To find out, Kashina's team examined two members of one such family of highly similar proteins: PRPS1 and PRPS2. Both are involved in the production of new nucleotides, the building blocks of DNA. The researchers had previously learned that PRPS2 is arginylated while PRPS1 is not. The team also knew from prior work that PRPS2 plays a role in cancerous growth, as cancer cells reproduce rapidly and need a constant source of nucleotides in order to keep up a fast rate of growth.
In the current study, the team got further clues that arginylation played a role in the different roles of PRPS1 and PRPS2 when they examined cells in which arginylation had been blocked by making the enzyme that adds arginine, ATE1, inoperative. They found that these cells had problems with making purine nucleotides, the As and Gs of the DNA sequence. The genetically modified cells also made more serine and glycine amino acids than normal cells, a further sign that purine synthesis was impaired. Because both PRPS proteins are involved in purine nucleotide synthesis, they were clear candidates for being subject to regulation by arginylation.
In additional experiments, the researchers found that overall PRPS protein levels were higher in cells in which ATE1 was inactive, and that PRPS2 in particular was nearly three times more active when it was arginylated.
Many post-translation protein modifications target proteins to be broken down and destroyed. When the team introduced arginylated forms of PRPS1 and PRPS2 into cells, they found that PRPS1 was unstable and quickly degraded, while PRPS2 survived arginylation.
Although PRPS1 and PRPS2 are highly identical when it comes to their amino acid sequences, the researchers surmised their differences in regulation may be attributed in part to slight differences in their nucleotide sequences, which affect how mRNA strands are shaped. The structure of PRPS1 mRNA is likely to slow down the process of translation, the researchers believe, perhaps making that protein vulnerable to degradation once it is arginylated. Because PRPS2 mRNA lacks the same obstructions to translation, it appears able to survive arginylation without being targeted for degradation.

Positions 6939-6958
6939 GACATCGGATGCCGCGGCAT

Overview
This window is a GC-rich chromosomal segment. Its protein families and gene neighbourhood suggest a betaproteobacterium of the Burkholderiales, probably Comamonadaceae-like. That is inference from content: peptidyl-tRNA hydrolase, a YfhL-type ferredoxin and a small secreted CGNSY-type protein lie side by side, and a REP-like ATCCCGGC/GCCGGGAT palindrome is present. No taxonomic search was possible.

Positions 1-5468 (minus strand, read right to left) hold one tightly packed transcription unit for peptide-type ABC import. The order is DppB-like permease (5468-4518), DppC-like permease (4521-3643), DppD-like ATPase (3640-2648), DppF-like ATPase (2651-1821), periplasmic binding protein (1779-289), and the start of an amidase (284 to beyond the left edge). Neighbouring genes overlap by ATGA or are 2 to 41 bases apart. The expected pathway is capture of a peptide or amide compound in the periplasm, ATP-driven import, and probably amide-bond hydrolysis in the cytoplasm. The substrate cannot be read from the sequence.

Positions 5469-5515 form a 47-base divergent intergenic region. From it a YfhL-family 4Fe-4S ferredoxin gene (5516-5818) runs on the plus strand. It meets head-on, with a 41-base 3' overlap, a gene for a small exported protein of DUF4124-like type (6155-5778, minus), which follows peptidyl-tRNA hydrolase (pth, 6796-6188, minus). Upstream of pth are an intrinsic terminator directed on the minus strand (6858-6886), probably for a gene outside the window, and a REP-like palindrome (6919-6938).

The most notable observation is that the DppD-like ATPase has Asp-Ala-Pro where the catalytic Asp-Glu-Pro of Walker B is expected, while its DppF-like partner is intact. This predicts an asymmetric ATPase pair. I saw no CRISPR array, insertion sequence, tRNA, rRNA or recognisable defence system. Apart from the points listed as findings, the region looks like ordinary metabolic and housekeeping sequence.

"To me an exciting part of this work is that it seems possible to regulate the protein function just by coding sequence," Kashina said. "We used to believe that coding sequence encodes only the sequence of amino acids but actually it encodes a lot more."
Knowing that PRPS2, which has been implicated in driving cancer, is regulated by arginylation provides a potential "switch" for tuning that activity. And the importance of mRNA structure in how a protein is eventually treated could give another way of targeting PRPS2's activity and turning it down to prevent the uncontrolled growth seen in malignancies.
"If we know that coding sequence affects post-translational modifications, this could become a potential new strategy for gene therapy by making substitutions that don't alter the amino acid sequence of a protein but alter this regulation," Kashina said.
Looking ahead, Kashina hopes to examine the role of arginylation for a number of other housekeeping protein families.
"I believe it's a very global process," she said.
The research was supported by grants from the National Institutes of Health and the Mari Lowe Center for Comparative Oncology.